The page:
Safety Redux

Maybe it was prescient of me to blog about safety last week.  Since posting that entry, we have had an active shooter drill at work, and last week a guy concealing a knife with a serrated blade was able to successfully get into the White House.  I am not sure if he knew President Obama and his family weren’t there, but he was able to actually get inside.

Recently, I was reading Noah Brooks’ Washington in Lincoln’s Time, and it was appalling that at the time of the Civil War and earlier, no one thought twice about people just strolling in and out of the White House.  Lincoln had complained about this throughout his Presidency, and the security was notoriously lax, considering that Washington bordered one hostile state (Virginia) and another (Maryland) that had come very close to seceding.  People came to the White House daily seeking government jobs, asking the President for passes to Richmond, or petitioning for pardons.  Lincoln was more irritated about how these people interfered with his work and what little down time he had with his family, but he did not worry about his personal safety–even though he kept a file in his desk which contained 80 letters threatening his life.   “If I were to guard against all danger, I should have to shut myself up in an iron box,” he told friends who tried to persuade him to take more precautions.

This has all changed, of course.  The closest anyone has come to a President at his residence was in November 1950, when two Puerto Rican nationalists tried to shoot their way into Blair House, where President Harry S Truman and his family lived during the extensive White House renovations.

I remember the security in the White House in the summer of 1973, when my dad and I toured Washington.  There were no metal detectors or body scans, and I don’t even think we were searched.  (I do remember that I was carrying a sports bag which contained my camera and tape recorder.)  I do remember that Secret Service agents–who dressed like Mormon missionaries–were very polite and friendly to the tourists who crossed their paths.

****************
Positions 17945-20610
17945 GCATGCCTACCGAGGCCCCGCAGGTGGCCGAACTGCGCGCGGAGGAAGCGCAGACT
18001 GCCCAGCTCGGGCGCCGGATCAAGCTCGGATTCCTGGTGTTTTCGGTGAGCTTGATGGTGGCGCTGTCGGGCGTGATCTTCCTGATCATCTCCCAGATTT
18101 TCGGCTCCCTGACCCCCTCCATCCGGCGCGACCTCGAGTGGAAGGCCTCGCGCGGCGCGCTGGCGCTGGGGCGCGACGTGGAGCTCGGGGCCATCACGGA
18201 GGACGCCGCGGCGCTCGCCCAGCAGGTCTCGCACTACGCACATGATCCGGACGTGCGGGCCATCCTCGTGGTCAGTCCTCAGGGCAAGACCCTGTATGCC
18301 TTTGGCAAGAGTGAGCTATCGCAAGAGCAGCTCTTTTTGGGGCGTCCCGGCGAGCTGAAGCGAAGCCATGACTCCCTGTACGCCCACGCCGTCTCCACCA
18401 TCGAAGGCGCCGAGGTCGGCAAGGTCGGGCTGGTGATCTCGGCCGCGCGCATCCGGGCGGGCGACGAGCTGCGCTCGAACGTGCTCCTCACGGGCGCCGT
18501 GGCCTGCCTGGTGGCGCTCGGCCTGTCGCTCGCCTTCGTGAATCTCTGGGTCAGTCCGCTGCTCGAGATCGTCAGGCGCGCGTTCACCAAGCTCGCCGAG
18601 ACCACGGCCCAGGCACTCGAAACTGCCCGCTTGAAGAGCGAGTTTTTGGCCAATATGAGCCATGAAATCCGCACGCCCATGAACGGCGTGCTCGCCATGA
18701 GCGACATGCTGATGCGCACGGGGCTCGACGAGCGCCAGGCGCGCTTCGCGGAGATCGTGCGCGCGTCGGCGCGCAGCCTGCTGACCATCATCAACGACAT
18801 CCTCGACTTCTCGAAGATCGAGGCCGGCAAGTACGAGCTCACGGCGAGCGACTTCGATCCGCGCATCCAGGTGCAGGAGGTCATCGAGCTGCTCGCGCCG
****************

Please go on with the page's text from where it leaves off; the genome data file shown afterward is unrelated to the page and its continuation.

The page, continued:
My friend John and I visited in 1982, the only other time I had been inside the White House.  He and I had hitchhiked from Marietta when he came to visit me from St. Louis.  The previous year, then-President Reagan was wounded in an assassination attempt, and the Secret Service had escalated security a bit.  John and I did not carry knapsacks (we had left them at the home on D St. NE where we were staying), but I had a portable tape recorder in my back pocket, and I remember an agent giving it a second or third glance as I walked by.

Those were also the days when through traffic went by on Pennsylvania Ave.  Bill Clinton put a stop to that, and made the street pedestrians-only, after Oklahoma City in 1995.

The active shooter drill at work was one that was much closer to me than any loon trying to get into the White House.  I am a floor warden on the 10th floor of the building where I work.  (Essentially, I’m a glorified “safety captain,” a title I proudly held in third grade.)  We had our annual training session a week prior to the active shooter drill, although we did not see the video we had seen in previous meetings, which is below:

So, last week, I was out of my seat making my way to the water cooler.  I had just begun to fill my large water cup when the director of security walked down the aisle outside the pods and blew a loud klaxon horn.  (Anyone who has ever been to a Blue Jackets game knows what I’m describing.  I have so far resisted the temptation to put one on my trike.)

During that drill, I was not wearing my floor warden hat.  If there had actually been a maniac roaming our floor with a gun, he would not have cared who was in his line of fire.  (I am using the male gender here because, as far as I know, there has never been a woman who has shot up a workplace.)  I could be the floor warden or Jesus Christ himself, and I would only be a target to him.